From peppers to potatoes, from tomato to chocolate, more than half of the foods eaten around the world today originated in the Americas. Had the Americas gone undiscovered, Italians would eat their pastas without tomato sauce, the Belgians would not be enjoying their potato chips, French pastries would not be made with chocolate or vanilla, and Chinese cuisine would be made without peppers or nuts.
Archaeological evidence suggests the cultivation of potatoes first began north of Lake Titicaca, Bolivia some 7000 years ago. The word, ‘papa’ comes from the indigenous language, quechua, and it simply means, ‘tuber’. The Spanish conquerors took it to Spain. In the beginning, it was not well accepted and was served as food to animals like pigs and to prisoners of war. The potato appears in France in the 18th century. King Louis XVI and Queen Marie Antoinette grew them in their fields. From the royal European palaces, the potato conquered the world. Without a doubt, the potato is one of the most widely used foods in the world. There is practically no country in the world that doesn’t use the potato in some way. It has made its way from the humble tables of the pre-Columbian indigenous Peruvians to the five star restaurants of the planet.
Together with the potato, corn is a plant that is a symbol of pre-Hispanic culture. The word, ‘maiz’ (corn) means, ‘reason for life’, according to the Nahuas. In the “Popol Vuh”, sacred book of the Mayans, we find another relationship between the people of the south and corn. The Mayans say that the Gods first created humans from mud, but they dissolved and returned to soil. Finally, they turned to corn, ‘ixim’ and made the perfect human. The indigenous pre-Hispanics used not only the fruit of the corn plant, but also the other parts of the plant. They made honey from the stalk, used the leaves as wrappers for tamales, and used the corn cob for firewood. Corn was known in Spain in 1492, and from there it spread around the entire world.
Tomatoes are originally from South America, where thousands of years ago they grew wild in the Andes. The early tomato was much smaller than what we know today. No one knows how it came to Central America, but evidence shows that it was domesticated. The Aztecs called it xitomatl’ or ‘tomatl’ which means ‘the fat one’. The Spanish conquerors took it back to Spain and quickly incorporated it into their diet. Since the 18th Century it has become a popular food around the world.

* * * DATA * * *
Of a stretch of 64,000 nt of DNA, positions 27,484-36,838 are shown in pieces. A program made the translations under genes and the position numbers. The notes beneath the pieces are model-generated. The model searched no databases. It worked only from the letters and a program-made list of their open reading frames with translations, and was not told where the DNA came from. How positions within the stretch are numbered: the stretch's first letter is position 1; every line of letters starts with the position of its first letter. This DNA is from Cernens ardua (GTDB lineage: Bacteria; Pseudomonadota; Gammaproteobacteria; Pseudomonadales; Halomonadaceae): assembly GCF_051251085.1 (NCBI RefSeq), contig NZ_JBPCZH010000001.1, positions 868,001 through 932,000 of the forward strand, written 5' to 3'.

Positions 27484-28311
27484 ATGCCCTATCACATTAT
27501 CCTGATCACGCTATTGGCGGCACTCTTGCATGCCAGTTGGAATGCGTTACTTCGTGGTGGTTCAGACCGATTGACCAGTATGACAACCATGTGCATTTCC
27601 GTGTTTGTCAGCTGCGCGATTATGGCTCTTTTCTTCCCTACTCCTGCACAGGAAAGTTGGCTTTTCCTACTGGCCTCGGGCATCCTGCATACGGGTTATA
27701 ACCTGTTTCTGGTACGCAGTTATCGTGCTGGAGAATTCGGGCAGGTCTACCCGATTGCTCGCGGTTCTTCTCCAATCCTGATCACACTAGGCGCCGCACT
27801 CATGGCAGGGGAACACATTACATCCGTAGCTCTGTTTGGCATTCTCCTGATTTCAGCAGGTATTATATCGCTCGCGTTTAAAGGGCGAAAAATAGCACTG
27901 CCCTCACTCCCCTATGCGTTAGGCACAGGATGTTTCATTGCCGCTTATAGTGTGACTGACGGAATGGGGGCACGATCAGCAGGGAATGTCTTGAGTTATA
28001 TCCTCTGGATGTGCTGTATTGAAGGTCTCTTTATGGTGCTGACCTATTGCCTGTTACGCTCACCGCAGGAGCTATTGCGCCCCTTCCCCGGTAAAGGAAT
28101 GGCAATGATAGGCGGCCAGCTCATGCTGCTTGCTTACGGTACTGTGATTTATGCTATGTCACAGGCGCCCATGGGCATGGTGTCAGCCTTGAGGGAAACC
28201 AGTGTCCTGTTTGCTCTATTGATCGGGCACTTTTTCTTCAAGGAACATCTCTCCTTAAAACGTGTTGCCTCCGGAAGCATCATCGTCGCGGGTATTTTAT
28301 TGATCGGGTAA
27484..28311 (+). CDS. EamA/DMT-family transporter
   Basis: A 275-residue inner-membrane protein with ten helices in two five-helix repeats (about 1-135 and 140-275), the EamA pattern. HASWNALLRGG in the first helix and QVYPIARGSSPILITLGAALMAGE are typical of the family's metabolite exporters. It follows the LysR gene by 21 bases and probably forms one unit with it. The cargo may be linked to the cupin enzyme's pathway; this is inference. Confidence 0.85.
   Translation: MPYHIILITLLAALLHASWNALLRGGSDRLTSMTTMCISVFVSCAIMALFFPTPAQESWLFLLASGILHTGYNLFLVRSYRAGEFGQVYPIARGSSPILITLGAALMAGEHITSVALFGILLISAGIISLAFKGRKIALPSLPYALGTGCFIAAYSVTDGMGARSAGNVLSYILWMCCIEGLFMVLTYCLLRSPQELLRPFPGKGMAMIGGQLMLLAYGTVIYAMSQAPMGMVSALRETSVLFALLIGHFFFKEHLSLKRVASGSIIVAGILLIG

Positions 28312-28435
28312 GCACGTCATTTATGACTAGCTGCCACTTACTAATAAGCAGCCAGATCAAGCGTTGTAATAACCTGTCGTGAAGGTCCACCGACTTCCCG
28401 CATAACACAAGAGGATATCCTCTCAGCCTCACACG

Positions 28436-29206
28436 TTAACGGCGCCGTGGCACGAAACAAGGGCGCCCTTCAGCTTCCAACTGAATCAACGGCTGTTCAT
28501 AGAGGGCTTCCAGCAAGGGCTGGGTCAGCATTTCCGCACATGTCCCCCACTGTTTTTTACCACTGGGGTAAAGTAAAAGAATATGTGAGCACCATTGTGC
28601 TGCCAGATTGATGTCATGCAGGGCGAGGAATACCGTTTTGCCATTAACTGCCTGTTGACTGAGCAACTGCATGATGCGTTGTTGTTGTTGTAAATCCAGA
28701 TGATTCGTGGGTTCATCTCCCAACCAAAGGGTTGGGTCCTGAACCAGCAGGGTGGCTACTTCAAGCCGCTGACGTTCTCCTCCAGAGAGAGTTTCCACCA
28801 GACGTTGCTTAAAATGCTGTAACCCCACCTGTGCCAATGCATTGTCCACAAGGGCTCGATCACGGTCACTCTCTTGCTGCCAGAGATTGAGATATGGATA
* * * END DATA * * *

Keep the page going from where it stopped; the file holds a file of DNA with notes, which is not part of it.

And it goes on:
The Americas have given the world many important foods, but none more fascinating than chocolate. For many, chocolate is not a food but a passion. It is said that the Aztec emperor Montecuhzoma so craved ‘chocoatl’, the sacred beverage made from cocoa beans, that he consumed fifty golden goblets of it a day. The first cocoa trees probably grew in Central America. The Mayans and Aztecs treasured chocolate. In both cultures, ‘chocoatl’ was consumed during religious rites and was also considered to be a potent aphrodisiac. Hernando Cortez brought chocolate to Spain in 1519. By the 17th century, the lust for chocolate had spread throughout Europe. The world famous and exquisite Belgian and Swiss chocolate would never have existed without the discovery of the use of cocoa by the pre-Columbian cultures.
HEART OF PALM
The palm, Bactris gasipaes, commonly called Peach Palm, is a tree with many uses. On one hand it produces a delicious fruit called ‘pejibaye’, and on the other we get ‘palmito’, or ‘heart of palm’. Palmito is considered to be an exotic gourmet food by many, and as such is quite expensive. The main consumer worldwide is France, which uses it in their exquisite French cuisine.
Bactris gasipaes was a palm variety that was widely and intensively cultivated in Costa Rica when the Spaniards landed about 500 years ago. It was so valued by the indigenous that lived in the region of Talamanca, they considered it more important than corn and yuca (cassava, manioc). As such, Godinez Osorio wrote in his notes in 1575,”…their main dish is palm grapes which is a fruit they call, ‘pejiballes’.”